These notes written by James Dinwiddie between October 8 and November 24, 1807 are from a series of anatomy lectures given by W. Taunton. The lectures cover the skeletal system and various organs as well as military medicine in the field.
This series of notes written by James Dinwiddie focuses on astronomy. Dinwiddie discusses the properties of the moon and outlines the lunar cycle as well as the phenomenon of comets. He provides a list of well known astronomers and their publications including Isaac Newton, Rene Descartes, Johannes Kepler, Socrates, Nicolas Copernicus, Otto Guernicke, Galileo, Ptolemy, and Edmond Halley.
These lecture notes written by James Dinwiddie discuss a number of topics related to the military including fortifications, ballistics, redoubts, and the Macedonian Phalanx. Dinwiddie mentions various materials for building fortifications, armour, and weapons. He also records the arrangement of the Macedonian Phalanx.
These notes written by James Dinwiddie focus on matter. The notes are split into three sections; the first deals with the properties of matter including various propositions. The second discusses the perserverance of matter or what happens when forces are applied. The final section deals with the powers of matter and involves inertia and resistance.
These notes written by James Dinwiddie concern "Elementary Bodys [sic]". Dinwiddie briefly discusses chemical compositions in one set of notes. In the second set, he discusses motion and the necessity of experimentation in understanding nature.
These notes written by James Dinwiddie focus on experiments involving air; he documents his procedures as well as the results. Dinwiddie includes a hand-drawn diagram of various scientific apparatus at the front of the notes.
These notes written by James Dinwiddie examine a number of topics in physics including light, motion, matter, hydraulics, and hydrostatics as well as a treatise on Nature from the points of view of philosophy, art, and theology.
Item is an inaugural lecture delivered by chemistry professor George Lawson at the opening of the third summer session of Dalhousie College's medical faculty. The lecture has been transcribed and published in pamphlet form.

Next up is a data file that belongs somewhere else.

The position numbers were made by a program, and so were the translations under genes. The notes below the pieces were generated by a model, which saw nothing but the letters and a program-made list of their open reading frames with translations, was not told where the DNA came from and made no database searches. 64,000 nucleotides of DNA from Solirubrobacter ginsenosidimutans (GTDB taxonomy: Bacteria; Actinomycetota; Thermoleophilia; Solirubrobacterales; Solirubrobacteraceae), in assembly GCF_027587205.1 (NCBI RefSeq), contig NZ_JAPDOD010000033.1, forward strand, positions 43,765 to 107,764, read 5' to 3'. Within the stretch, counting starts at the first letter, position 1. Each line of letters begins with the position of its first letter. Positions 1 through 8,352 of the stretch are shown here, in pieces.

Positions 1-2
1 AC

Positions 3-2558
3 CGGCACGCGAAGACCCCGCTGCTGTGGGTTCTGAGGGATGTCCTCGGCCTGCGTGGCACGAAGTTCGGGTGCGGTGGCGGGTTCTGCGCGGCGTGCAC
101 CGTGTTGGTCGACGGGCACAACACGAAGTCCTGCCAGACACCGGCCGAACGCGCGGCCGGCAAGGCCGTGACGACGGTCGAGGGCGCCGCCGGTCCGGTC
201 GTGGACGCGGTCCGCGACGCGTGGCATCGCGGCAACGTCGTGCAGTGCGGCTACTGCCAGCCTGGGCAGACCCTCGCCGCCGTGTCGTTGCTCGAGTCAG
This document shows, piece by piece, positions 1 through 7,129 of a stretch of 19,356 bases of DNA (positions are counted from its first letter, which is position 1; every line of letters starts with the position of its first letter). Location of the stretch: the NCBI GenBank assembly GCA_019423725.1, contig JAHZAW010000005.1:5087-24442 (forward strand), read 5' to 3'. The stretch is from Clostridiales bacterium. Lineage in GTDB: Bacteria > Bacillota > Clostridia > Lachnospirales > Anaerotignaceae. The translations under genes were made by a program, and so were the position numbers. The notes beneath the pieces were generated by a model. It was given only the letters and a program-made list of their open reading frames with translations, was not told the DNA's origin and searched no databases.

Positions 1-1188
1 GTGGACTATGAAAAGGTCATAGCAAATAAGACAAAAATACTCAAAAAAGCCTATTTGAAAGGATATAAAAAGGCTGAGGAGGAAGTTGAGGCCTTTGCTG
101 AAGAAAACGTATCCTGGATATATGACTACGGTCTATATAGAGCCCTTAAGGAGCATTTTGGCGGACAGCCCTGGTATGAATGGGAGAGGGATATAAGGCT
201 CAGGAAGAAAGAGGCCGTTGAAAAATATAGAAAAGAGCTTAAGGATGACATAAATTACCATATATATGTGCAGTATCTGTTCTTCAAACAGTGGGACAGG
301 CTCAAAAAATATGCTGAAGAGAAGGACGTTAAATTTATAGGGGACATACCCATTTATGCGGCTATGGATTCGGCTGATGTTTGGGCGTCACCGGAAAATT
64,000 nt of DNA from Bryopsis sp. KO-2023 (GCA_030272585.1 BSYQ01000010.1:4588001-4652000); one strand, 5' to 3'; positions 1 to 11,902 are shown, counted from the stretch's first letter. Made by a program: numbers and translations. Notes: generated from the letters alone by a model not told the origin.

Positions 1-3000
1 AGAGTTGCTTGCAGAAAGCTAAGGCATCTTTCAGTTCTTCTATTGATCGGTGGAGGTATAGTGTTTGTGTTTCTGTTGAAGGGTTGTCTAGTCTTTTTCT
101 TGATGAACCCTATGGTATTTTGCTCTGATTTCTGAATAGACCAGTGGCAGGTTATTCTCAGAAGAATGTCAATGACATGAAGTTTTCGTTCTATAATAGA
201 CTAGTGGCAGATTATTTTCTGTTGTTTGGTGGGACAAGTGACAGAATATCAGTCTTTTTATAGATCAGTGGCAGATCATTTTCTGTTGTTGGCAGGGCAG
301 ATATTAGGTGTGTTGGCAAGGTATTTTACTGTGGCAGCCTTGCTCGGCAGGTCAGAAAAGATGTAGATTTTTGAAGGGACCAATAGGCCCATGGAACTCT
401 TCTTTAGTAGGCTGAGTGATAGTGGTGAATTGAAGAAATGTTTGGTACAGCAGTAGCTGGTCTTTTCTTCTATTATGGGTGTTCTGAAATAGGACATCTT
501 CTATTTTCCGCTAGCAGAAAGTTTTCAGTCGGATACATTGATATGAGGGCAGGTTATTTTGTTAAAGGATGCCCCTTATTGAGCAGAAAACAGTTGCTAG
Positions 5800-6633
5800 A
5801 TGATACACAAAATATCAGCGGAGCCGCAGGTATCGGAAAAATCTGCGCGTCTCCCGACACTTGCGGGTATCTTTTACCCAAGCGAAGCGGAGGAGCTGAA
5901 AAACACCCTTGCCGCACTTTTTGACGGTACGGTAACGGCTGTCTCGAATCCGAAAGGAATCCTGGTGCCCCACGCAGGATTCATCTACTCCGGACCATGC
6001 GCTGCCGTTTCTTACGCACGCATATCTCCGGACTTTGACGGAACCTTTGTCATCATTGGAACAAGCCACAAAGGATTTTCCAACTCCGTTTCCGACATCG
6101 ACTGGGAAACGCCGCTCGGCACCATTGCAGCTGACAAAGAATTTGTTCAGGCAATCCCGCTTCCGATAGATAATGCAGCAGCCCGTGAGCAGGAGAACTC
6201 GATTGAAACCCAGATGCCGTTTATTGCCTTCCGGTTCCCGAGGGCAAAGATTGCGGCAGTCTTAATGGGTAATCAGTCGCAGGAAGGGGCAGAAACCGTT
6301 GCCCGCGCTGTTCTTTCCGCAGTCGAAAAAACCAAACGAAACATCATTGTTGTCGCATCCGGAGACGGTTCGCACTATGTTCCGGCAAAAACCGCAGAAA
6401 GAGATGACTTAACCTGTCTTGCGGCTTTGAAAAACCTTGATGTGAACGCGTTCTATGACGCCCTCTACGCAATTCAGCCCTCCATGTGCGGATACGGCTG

This introductory lecture written by James Dinwiddie discusses natural philosophy. Dinwiddie draws on past philosophers including Rene Descartes, Plato, and John Locke to describe Nature and man's relationship with her.
These notes written by James Dinwiddie focus on topics in mechanics such as gravity, momentum, compound engines, and Ferguson's machine as well as matter, magnetism, electric shock, and capillary action in the introductory section.
These lecture notes written by James Dinwiddie in 1783 (?) note various astronomical systems including the Ptolemaic and Copernican as well as Kepler's, Newton's, and Descartes' theories on planetary motion.
These lecture notes written by James Dinwiddie in 1787 (?) discuss the study of pneumatics. He notes its connection with air and the atmosphere. Dinwiddie records several experiments involving barometers, fountains, and pumps.
These notes written by James Dinwiddie outline twenty lectures on topics in physics including motion, gravity, force, and acceleration. The notes also touch on natural theology with respect to knowledge and creation.
These point form notes were taken by James Dinwiddie at a lecture on Wednesday, June 11, 1783. The notes cover a range of topics in chemistry and physics including Boschovich's Theory, chemical mixtures, evaporation, and magnetic curves.
This series of lecture notes by James Dinwiddie in 1792 (?) references several subjects including mathematics, natural philosophy, Plato, Epicurius, the motion of the Earth, David Hume, and "W. Harrington". The file consists of 29 pages of lecture notes.
These notes written by James Dinwiddie on July 30, 1811 are from a lecture on hydrostatics given by Mr. D.F. Walker. The notes mention the hydrostatic paradox and Tantalus' cup as well as flotation experiments.
These notes written by James Dinwiddie focus on lightning and electricity. Dinwiddie mentions Benjamin Franklin, historical dates for important experiments, circuits, conductors and other phenomena including water spouts and earthquakes.
These notes written by James Dinwiddie in 1786 focus on mechanics, instruments, and experiments. He touches on forces and motion in the mechanics section and mentions thermometers, pumps, and pendula in the instruments section.
These notes written by James Dinwiddie focus on constrained motion. Dinwiddie begins the notes with definitions of constrained motion; he continues by discussing centrifugal motion. He later discusses motion with respect to time and space; in this section he includes a series of propositions.